The team’s research paper was accepted on March 1 into The Astrophysical Journal.

Read more on the University of Western Ontario’s news release here.

About 

A graphic designer in Rhode Island, Jason writes about space exploration on his blog Lights In The Dark, Discovery News, and, of course, here on Universe Today. Ad astra!

Comments on this entry are closed.

  • Peristroika May 4, 2012, 10:29 PM

    At first, I wanted dark matter to be real. I was excited over the possibility of so much stuff out there that we had yet to understand. The more the experts delve, however, the more I wonder whether we’ll ever find it at all. It certainly does smack of the search for the luminiferous ether of several decades ago. I’m finding myself on the “undecided” side, more and more.

    • Shootist May 4, 2012, 11:05 PM

      “the researchers suggest that brown dwarfs may be part of the answer to the dark matter mystery”

      I believe they are suggesting that, at least part of, DM is ordinary baryonic matter (da stuff we are made of, you know? Atoms?). Which, Willy of Occam would agree I believe, is the simplest explanation.

      The “luminiferous ether” isn’t/wasn’t supported by observations. The fact that galaxies exhibit more angular momentum than Einstein/Newton’s physics would allow, makes the boffins believe there is mass (matter) that cannot be seen (dark). Understand now?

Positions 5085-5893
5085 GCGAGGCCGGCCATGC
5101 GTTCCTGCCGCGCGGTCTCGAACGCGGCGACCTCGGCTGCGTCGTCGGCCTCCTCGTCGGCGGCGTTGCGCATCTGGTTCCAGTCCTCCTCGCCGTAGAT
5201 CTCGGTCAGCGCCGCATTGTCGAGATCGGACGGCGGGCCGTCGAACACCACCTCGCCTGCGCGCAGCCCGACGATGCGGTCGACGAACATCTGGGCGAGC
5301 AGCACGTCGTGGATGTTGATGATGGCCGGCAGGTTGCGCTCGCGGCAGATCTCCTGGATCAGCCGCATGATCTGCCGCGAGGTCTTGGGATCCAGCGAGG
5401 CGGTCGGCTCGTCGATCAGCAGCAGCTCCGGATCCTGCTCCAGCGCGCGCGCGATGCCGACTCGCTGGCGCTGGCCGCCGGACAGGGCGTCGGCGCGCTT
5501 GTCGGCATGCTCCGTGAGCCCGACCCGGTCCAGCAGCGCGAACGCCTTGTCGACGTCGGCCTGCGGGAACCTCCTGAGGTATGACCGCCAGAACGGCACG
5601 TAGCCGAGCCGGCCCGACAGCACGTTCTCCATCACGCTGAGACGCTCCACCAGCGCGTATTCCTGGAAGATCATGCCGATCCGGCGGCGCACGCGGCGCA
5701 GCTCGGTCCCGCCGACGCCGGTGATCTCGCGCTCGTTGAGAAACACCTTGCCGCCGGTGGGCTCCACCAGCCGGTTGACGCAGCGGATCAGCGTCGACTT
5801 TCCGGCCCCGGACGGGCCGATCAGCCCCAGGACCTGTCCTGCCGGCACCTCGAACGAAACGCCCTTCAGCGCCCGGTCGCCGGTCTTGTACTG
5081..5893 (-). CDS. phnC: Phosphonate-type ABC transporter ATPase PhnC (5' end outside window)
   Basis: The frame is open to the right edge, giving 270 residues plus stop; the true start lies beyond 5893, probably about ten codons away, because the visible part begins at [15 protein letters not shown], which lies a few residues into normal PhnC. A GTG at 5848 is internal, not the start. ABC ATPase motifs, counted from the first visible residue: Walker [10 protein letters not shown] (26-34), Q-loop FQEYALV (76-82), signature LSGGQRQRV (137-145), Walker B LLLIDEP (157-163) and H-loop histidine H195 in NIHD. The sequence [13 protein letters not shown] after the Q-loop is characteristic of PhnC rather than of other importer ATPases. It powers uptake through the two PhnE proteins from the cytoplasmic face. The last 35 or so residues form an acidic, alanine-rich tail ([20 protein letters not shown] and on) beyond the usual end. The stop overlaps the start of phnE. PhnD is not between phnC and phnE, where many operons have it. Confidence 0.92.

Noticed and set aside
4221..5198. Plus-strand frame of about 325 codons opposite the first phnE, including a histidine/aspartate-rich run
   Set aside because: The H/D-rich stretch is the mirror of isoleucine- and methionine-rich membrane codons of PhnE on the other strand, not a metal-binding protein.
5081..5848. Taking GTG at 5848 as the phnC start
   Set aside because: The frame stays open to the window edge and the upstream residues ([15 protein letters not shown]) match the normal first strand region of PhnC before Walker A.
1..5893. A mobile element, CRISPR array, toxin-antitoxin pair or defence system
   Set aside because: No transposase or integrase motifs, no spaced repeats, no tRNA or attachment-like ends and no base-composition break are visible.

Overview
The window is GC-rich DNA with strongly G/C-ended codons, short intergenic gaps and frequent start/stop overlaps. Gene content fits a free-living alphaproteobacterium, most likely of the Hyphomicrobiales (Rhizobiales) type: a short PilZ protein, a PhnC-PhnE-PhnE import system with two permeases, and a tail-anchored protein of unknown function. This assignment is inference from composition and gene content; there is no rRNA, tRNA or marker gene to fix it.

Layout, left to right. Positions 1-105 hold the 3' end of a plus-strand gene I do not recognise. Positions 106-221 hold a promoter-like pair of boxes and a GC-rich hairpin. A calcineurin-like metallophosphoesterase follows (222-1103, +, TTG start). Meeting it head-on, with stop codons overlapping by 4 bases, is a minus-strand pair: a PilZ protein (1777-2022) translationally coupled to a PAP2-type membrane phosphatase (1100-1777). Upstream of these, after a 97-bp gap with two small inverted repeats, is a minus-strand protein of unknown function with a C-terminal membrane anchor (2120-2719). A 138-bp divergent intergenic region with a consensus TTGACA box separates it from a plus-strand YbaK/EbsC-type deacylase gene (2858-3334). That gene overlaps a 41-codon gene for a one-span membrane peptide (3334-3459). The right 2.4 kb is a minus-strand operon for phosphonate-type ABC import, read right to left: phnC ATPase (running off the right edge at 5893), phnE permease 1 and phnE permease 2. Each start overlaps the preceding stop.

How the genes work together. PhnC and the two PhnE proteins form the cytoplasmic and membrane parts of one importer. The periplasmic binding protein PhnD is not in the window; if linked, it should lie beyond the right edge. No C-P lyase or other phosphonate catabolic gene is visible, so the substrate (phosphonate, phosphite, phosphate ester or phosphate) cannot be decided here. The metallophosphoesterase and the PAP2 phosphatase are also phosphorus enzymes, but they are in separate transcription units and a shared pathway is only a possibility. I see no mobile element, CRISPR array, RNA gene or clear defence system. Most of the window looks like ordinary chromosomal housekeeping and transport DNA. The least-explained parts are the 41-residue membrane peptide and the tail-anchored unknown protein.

• Peristroika May 4, 2012, 11:50 PM

        Is that as condescending as you get? I’m sure you can pull out even the teensiest bit more superiority. I know all that, and if you’d actually read my post, would have clued into the fact that I didn’t ask what it was, how it behaved or why we believe something needs to be out there. The ether of past days WAS supported by observations in the same way that DM is today. That is why serious science looked for it, built structures to understand it and was puzzled as anything when it became clear it wasn’t there.

      • Peristroika May 4, 2012, 11:50 PM

        Is that as condescending as you get? I’m sure you can pull out even the teensiest bit more superiority. I know all that, and if you’d actually read my post, would have clued into the fact that I didn’t ask what it was, how it behaved or why we believe something needs to be out there. The ether of past days WAS supported by observations in the same way that DM is today. That is why serious science looked for it, built structures to understand it and was puzzled as anything when it became clear it wasn’t there.

        • TheDirtBoy May 5, 2012, 1:11 AM

          I too was a fan of the dark matter idea at first. The idea of an exotic material that can’t be seen or measured directly, that could potentially unlock the deepest darkest secrets of the universe if we can find a way of understanding it. Then, as attempted explanations started rolling in, each more convoluted than the last, reality hit me. I realized that dark matter is no different than luminiferous ether or the cosmological constant or any of the other failed ideas throughout history. I now see dark matter for what it was always intended to be, a place holder, a hole in human knowledge. If history has taught us anything it’s that even the smartest of us can be (and most often are) completely wrong. It’s called progress and we’ve been through it many times before.